Customers frequently disclose personal information in order to engage with online retail, banking and social media platforms. However, a recent report by Gemalto (the “Report”) reveals that customer expectations regarding responsibility for personal data security place a greater burden on the organizations holding that data than might be expected.
According to the Report, customers place 70% of the responsibility for the protection and security of customer data on companies, and only 30% on themselves. At the same time, fewer than 30% of customers believe organizations are taking data security seriously, and more than 50% are “fearful” of their personal data being stolen in the future.
The Report reveals that since 2013, approximately 4.8 billion data records have been exposed due to cybersecurity breaches. A staggering 64% of those breaches were attributable to identity theft, the most prevalent type of breach. Regardless of the risks (which most are well aware of) customers still actively use online retail, banking and social media sites, and customers willingly provide personal data in the process.
Customers are reluctant to change their behaviour, despite becoming increasingly aware of the threats posed to them online. In balancing convenience and security, customers ultimately trust that companies will keep their personal data safe, regardless of whether that trust is well-founded. At the same time, customers place relatively little responsibility on themselves. More than half of the customers surveyed by Gemalto admitted to using the same password across multiple online accounts. Businesses must therefore be prepared to respond to customer expectations by inspiring confidence in their cybersecurity strategies.
What’s at Risk?
For customers, the negative consequences of a data breach can be severe. Identity theft and other cybercrimes can do serious damage to a person’s financial and personal wellbeing. Gemalto found that a majority of customers surveyed had been affected by a breach and experienced the fraudulent use of their financial information and personal details. More than a quarter of customers affected attributed the breach to a failure of the company’s data security strategies.
For businesses, the negative consequences of a data breach can also be severe and costly on a significant scale. After discovering evidence of a cyberattack, businesses are often forced to disclose the extent of the breach and take remedial steps to repair any damage done. This process is painfully public, and the resulting negative publicity can lead to a significant loss in customer confidence, customers and profits.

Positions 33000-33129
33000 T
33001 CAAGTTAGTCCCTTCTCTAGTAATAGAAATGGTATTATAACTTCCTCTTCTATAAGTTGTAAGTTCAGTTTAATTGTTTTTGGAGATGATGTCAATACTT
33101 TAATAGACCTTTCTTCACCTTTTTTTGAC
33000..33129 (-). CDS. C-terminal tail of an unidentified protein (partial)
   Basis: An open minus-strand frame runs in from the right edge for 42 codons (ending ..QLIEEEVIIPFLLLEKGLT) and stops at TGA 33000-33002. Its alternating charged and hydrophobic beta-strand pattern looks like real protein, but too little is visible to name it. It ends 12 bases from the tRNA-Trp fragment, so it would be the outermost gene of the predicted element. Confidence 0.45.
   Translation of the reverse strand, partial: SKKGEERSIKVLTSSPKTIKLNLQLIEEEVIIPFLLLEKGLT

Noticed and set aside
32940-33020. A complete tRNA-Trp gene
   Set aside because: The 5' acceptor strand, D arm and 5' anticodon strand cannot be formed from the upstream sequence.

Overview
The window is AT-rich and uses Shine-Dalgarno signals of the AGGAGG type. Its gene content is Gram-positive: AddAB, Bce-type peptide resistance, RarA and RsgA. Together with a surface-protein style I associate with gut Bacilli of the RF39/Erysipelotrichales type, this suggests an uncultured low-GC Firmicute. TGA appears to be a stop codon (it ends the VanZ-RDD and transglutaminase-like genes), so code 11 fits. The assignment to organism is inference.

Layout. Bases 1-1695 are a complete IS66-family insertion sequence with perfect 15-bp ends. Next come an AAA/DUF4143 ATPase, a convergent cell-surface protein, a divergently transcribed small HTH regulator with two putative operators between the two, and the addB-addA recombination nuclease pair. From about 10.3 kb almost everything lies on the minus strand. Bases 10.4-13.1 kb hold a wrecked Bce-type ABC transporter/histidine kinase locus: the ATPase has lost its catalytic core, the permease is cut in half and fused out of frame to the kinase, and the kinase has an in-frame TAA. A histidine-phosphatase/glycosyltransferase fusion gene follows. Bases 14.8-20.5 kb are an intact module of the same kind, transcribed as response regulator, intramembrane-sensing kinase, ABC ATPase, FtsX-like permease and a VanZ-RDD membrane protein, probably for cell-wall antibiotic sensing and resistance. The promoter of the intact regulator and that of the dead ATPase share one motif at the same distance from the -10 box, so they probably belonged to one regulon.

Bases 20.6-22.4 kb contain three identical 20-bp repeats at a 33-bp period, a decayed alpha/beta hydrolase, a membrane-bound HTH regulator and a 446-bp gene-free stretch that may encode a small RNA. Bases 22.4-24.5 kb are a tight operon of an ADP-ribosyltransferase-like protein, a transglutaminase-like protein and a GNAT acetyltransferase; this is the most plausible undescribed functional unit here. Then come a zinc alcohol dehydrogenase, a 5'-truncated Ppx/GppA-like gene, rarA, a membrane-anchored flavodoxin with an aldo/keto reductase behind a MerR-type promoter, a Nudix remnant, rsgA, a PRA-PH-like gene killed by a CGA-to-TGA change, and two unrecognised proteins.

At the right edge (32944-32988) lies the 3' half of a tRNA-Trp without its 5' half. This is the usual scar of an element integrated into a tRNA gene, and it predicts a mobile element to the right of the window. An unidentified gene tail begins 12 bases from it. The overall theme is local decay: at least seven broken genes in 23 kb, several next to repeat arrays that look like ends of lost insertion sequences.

According to the Report, businesses should be prepared to lose significant business following a cyberattack or data breach. The following sets out the percentage of customers who responded that they would stop using a business altogether if a data breach were to occur:
- Retail – 60% of customers said they would stop shopping online
- Banking – 58% of customers said they would stop banking online
- Social media – 56% of customers said they would stop using social media
Overall, 66% of customers surveyed said they were unlikely to use a business that experienced any sort of breach involving theft of financial or other sensitive information.
Meeting Customer Expectations
With nearly six in ten customers convinced they will fall victim to a breach in their lifetime, organizations need to be prepared to meet customer expectations and inspire confidence in their ability to protect customer information. According to the Report, lack of customer confidence is directly tied to a lack of strong cybersecurity measures.
As we recently outlined in an article on TheSpotlight.ca, there are a number of strategies that organizations can implement in order to prevent data breaches. These strategies include defining cybersecurity success, pressure-testing security capabilities and investing to innovate and outmaneuver adversaries. The Report also suggests the use of solutions such as two-factor authentication and data encryption, both of which are currently underused across banking, retail and social media spaces.